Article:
At school: age 6-7
Take a moment to think about your child’s progress. Think about that first week at school and where they are now. Most children at this age will be reading whole books on their own and some will be venturing beyond infant reading books to short chapter books. In Year 2/P3 learning will be more formal and children will be reading much more widely for different purposes. Be supportive and don’t worry if you feel your child wants to revert to books they read when they were younger. We all like to revisit favourites.
1. Speedy reading and spelling
Your child will be expected to read and spell many words automatically using phonics, especially when tackling unknown words. Your child will also now be able to recognize by sight, read and spell many of the common and tricky words.
2. Talking about text
At this age your child should be able to draw together ideas and information from across a whole text and discuss how particular words and phrases are used. Most children should be able to give reasons for why things are happening in stories and how characters change. You can help by talking about books at home. See our Get reading section for more information.
3. Noticing special features of texts
Your child will be looking at texts of all kinds to notice special features such as chapters, labels, speech bubbles, diagrams, price lists, site menus and so on. It’s good to talk about these and still to make links to your family experiences – the things you know and do.
4. Reading to learn
Now the basics are in place for most children, they will be moving from learning to read to reading to learn! They gain confidence in researching and using texts of all kinds to help them with other areas of the curriculum and to begin to develop their own interests.
5. Towards independence
Your child will be working more independently now, although there will still be whole class and group/guided reading opportunities in class to teach a particular reading/writing focus. There is less time for one-to-one reading in school so encourage your child to read on their own, sometimes, silently as well as with you.
6. Choosing books
Your child will be expected to make book choices now and be able to say what made a book appealing (or not!). Some children may bring home books that are not levelled or colour coded but may be from the library whilst others may still benefit from the security of structure and progression.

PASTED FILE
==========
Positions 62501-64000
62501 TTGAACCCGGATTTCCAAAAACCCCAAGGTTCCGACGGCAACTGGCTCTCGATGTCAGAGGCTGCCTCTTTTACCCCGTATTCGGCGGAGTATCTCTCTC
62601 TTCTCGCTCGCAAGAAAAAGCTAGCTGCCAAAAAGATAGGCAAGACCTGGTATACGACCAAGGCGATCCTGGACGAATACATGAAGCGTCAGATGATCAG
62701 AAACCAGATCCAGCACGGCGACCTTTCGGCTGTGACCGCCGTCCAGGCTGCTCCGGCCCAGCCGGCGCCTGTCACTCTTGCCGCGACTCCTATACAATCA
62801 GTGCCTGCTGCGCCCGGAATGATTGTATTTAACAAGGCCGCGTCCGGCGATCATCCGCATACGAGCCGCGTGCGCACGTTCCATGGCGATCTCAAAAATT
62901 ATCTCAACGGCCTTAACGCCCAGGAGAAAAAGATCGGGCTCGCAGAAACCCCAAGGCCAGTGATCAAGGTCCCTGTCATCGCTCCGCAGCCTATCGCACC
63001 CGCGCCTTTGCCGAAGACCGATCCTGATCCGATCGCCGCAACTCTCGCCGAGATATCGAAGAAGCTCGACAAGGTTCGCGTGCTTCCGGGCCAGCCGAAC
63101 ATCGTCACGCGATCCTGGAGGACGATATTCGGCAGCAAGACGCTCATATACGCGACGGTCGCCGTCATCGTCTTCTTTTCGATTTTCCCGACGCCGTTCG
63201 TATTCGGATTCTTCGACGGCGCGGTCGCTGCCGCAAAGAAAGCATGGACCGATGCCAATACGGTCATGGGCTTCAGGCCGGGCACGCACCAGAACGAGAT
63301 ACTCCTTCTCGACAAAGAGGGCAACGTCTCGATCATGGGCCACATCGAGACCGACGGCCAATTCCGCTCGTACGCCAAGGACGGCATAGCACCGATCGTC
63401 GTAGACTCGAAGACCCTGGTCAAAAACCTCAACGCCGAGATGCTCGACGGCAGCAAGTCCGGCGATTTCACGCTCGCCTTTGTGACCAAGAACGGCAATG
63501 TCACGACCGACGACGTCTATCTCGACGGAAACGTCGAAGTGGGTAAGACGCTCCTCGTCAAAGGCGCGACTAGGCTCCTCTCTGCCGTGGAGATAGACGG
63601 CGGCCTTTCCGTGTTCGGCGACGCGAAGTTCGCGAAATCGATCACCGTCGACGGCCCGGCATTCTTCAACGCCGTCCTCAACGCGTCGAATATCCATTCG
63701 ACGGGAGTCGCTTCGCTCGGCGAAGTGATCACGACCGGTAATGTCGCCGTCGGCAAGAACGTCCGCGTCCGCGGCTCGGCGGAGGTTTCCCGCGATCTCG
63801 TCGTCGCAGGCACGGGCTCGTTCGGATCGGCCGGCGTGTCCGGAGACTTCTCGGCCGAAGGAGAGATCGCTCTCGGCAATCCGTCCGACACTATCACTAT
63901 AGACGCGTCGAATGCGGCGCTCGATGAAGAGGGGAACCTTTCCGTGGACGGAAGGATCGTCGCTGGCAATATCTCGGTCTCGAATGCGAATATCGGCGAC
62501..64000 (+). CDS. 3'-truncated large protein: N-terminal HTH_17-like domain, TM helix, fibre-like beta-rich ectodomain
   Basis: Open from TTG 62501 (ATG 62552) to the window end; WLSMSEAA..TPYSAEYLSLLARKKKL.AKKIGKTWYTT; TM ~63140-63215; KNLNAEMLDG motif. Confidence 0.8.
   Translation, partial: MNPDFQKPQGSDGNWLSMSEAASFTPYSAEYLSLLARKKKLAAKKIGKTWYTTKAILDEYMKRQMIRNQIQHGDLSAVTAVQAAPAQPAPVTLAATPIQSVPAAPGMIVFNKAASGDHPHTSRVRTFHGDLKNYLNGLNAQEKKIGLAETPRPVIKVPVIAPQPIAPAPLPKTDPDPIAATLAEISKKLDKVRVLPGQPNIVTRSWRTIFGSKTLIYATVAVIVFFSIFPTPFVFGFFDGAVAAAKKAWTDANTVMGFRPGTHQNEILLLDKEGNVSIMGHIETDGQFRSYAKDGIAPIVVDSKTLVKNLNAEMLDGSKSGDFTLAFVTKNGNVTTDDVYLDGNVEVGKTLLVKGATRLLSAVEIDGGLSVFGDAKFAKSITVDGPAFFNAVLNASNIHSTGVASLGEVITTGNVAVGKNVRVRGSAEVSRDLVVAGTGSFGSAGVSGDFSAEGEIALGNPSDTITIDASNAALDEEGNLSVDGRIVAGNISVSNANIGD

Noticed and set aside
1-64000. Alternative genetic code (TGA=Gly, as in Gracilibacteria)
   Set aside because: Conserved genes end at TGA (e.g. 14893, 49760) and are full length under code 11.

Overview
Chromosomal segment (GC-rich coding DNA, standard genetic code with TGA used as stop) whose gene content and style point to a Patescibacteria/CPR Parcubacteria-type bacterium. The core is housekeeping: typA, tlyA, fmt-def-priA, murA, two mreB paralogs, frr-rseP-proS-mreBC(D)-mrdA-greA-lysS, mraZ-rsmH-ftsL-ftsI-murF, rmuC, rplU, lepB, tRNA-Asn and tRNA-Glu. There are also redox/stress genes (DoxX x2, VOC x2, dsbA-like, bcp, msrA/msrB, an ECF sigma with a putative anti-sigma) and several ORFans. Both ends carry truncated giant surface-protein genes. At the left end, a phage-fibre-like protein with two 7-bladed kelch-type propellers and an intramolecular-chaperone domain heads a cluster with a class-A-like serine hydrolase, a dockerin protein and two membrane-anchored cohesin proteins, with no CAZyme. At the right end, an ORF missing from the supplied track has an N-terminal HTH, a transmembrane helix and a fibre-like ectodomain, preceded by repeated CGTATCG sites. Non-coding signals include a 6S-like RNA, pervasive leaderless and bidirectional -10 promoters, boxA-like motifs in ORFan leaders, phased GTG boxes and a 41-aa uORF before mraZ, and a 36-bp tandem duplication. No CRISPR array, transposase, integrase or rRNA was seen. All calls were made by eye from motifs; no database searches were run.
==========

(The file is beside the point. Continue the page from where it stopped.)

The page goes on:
7. Extra support
If your child hasn’t quite taken off with reading and needs to spend more time consolidating then extra support is usually provided by the teacher or specialist teacher, in consultation with you. This support is usually small group work and may be in or out of the classroom. Your support and encouragement is hugely important.
8. Reading and writing skills
Your child should be able to use phonic skills, as well as what they know about word structures more generally, when reading and spelling unfamiliar, common and tricky words. Sentences, ideas, words and punctuation will all be used more adventurously in writing and sometimes this means spelling and neatness get overlooked for a while – particularly with boys! Some schools will send home weekly spellings to be learned.
Assessment is still continuous and informal, but some schools will have end of key stage tests whilst others will rely on teacher assessment and will encourage children to assess each other’s work as well as their own (self assessment). Either way you will be kept informed about your child’s progress (record books, parents’ evenings) and regular contact is vital. All children progress at different speeds – so your encouragement and support is really important.
In preparation for moving into Key Stage 2/P4-7 (age 7 -11 years), children may bring home a greater range of work to complete at home, but it is still important that your child reads to you regularly. A short slot every day makes a huge difference to your child’s progress. And of course, it’s still important that you read to your child too. You’re never too old for a bedtime story!
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